Category: Partners

Front Street Cafe & Philly Fringe Festival

Front Street Cafe & Philly Fringe Festival!

Front Street Cafe & Philly Fringe Festival!

Front Street Cafe is proud to be hosting an art installation in conjunction with Tongue & Groove Spontaneous Theater, Adrienne Theater & Philadelphia Fringe Arts Festival.

As many of you know FringeArts is Philadelphia’s home for contemporary performance, presenting progressive, world-class art that stretches the imagination and boldly defies expectation. As the city’s lead experimenter in the arts, FringeArts exposes audiences to unpredictable dance, theater and music performances by accomplished and emerging innovators who are pushing the boundaries of art-making and redefining the artistic landscape worldwide.

The Fringe Festival, presented by FringeArts, is a 17-day, city-wide celebration of innovation and creativity in contemporary performance. Each September, the Festival explodes into every nook and cranny in neighborhoods across Philadelphia with more than 1,000 artistically daring performances, including national and international performances curated by FringeArts, and works that are produced by independent artists and promoted by FringeArts. The party continues late night, every night, with music, food and drink at FringeArts’ center on the Delaware River waterfront. This vast assemblage of curated and self-produced innovators offers an unparalleled opportunity to see a cross section of the world’s greatest experimenters at one time, in one city.

Year-round programming is presented at FringeArts’ state-of-the-art center on the Delaware River Waterfront—a renovated historic building that also houses a restaurant and beer garden. Each September, the organization presents the annual Fringe Festival, a 17-day celebration that fills the city’s neighborhoods with more than 1,000 curated and independently produced contemporary performances.

For Fringe 2016 Front Street Cafe is the proud host of an interactive art installation.

Front Street Cafe & Fringe Arts
A Similar Fringe Arts Installation will be at Front Street Cafe, Photo courtesy of Bobbi Block

Tongue & Groove is installing a Before I Die interactive chalkboard mural, to be unveiled on Sept 8 at 6:30pm at its groovy location at the Front Street Cafe in Fishtown.  For the installation party they will have music from the booty-shaking Brazilian Samba band, Unidos da Filadelfia!  And you can enjoy delicious food, beer and fresh juices from the Cafe.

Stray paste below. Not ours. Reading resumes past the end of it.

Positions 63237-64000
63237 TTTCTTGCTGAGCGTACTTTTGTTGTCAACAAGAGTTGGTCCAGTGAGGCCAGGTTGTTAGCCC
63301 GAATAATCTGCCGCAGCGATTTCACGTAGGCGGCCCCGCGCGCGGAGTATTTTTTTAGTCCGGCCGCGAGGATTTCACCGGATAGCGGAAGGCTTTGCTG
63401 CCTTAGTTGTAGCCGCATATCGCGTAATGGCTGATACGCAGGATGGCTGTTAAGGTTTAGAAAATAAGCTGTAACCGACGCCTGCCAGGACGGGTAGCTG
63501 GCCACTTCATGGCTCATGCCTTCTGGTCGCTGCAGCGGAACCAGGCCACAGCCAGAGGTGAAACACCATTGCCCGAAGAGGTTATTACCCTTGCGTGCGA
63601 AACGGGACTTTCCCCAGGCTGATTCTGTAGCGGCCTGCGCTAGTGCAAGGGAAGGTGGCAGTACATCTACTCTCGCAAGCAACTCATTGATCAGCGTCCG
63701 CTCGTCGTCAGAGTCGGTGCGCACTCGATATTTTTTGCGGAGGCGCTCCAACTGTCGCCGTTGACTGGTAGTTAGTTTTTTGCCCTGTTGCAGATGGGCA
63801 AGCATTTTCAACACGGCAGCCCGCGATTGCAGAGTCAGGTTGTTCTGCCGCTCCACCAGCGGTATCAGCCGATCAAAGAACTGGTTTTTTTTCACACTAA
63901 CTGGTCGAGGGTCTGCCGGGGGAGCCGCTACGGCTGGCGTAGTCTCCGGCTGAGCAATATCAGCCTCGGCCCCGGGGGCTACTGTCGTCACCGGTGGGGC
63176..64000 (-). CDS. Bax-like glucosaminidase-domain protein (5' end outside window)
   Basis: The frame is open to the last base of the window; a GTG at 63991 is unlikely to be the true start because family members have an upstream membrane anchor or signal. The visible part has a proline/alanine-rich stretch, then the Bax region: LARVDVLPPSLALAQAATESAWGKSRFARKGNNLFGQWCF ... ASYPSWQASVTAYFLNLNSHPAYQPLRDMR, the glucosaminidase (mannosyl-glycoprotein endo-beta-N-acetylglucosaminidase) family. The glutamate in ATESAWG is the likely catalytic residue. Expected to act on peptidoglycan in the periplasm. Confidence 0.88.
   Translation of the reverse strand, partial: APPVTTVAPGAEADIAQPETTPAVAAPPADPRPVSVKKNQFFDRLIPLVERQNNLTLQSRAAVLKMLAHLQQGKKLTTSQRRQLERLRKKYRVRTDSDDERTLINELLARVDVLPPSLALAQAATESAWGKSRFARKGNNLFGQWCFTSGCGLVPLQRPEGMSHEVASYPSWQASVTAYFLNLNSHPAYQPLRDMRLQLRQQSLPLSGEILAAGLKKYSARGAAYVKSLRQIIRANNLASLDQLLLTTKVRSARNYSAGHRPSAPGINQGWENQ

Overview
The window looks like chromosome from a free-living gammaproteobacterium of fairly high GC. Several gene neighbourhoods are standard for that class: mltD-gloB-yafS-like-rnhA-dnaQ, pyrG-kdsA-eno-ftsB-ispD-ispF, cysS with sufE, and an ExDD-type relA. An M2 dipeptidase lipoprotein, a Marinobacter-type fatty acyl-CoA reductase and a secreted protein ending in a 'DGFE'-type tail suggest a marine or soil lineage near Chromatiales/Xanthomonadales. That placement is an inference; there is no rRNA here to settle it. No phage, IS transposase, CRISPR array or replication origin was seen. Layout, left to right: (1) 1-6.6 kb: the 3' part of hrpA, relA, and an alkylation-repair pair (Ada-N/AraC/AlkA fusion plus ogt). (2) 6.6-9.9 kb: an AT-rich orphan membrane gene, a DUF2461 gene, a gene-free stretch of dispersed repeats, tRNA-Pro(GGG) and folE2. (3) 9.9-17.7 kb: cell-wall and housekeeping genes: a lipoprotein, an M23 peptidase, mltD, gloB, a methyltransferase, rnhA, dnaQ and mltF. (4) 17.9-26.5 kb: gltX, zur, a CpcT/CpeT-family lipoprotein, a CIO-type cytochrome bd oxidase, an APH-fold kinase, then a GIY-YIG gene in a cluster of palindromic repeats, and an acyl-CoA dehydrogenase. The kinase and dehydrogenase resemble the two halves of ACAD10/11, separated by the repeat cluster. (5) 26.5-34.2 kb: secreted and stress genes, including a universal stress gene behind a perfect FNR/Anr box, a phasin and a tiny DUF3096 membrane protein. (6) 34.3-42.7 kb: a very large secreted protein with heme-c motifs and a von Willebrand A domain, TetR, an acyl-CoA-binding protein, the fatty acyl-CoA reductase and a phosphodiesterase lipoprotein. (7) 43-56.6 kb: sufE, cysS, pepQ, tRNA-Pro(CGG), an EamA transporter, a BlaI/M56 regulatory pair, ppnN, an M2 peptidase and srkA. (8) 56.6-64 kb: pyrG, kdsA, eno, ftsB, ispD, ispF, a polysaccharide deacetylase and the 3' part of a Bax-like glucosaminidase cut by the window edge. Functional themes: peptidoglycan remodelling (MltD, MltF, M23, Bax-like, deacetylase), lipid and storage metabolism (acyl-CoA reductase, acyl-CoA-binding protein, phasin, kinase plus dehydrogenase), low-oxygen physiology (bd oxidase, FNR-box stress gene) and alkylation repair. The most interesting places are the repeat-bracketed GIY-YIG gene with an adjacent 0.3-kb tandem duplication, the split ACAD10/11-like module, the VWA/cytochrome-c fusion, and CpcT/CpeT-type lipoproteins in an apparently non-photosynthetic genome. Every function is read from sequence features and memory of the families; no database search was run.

The Mural prompts anyone to complete the phrase “Before I Die I Want To…’
Anyone can add their hopes and dreams to it; responses from the mural will be added to audience responses to inspire each T&G Fringe performance.

The board will be located on the outside-facing wall of Front St Cafe at N. Front and W. Thompson Streets.  (frontstreetcafe.net)

Tongue & Groove Theater will have Shows from Sept 9th-24th at the Adrienne Theater
Tongue & Groove Theater will have Shows from Sept 9th-24th at the Adrienne Theater

 
The day after the mural unveiling, Sept 9, T&G Debuts

BEFORE I DIE
the performance!

Sept 9 @8pm • Sept 10 @ 5pm
Sept 17 @ 5pm • Sept 23 @ 8pm • Sept 24 @ 5pm

The PlayGround at The Adrienne
2030 Sansom St

Responses off the wall will be mixed with audience responses submitted at the theater.
The actors will use these anonymously-submitted bucket-list dreams to inspire a montage of hilarious and heartbreaking scenes and monologues.
TICKETS for BEFORE I DIE are AVAILABLE THROUGH FRINGEARTS.  SCROLL DOWN TO PURCHASE.

For more information, video clips:  tongue-groove.com

Front Street Cafe & Philly Fringe Festival!

Front Street Cafe Sponsors Philly Block Project

Front Street Cafe is honored to be an official sponsor of the Philly Block Project and Philadelphia Photo’s Arts Center’s year long project.

Philly block project

Philadelphia Photo Arts Center is devoted to the study, practice and appreciation of contemporary photography. We offer classes and workshops, fine art printing services and the option to create work in our Artist Lab, exhibitions and lectures.

Residents of N. Cadwallader Street in the South Kensington neighborhood of Philadelphia PA pose for Philly Block Project artists Hank Willis Thomas and Wyatt Gallery in June, 2016.
Residents of N. Cadwallader Street in the South Kensington neighborhood of Philadelphia PA pose for Philly Block Project artists Hank Willis Thomas and Wyatt Gallery in June, 2016.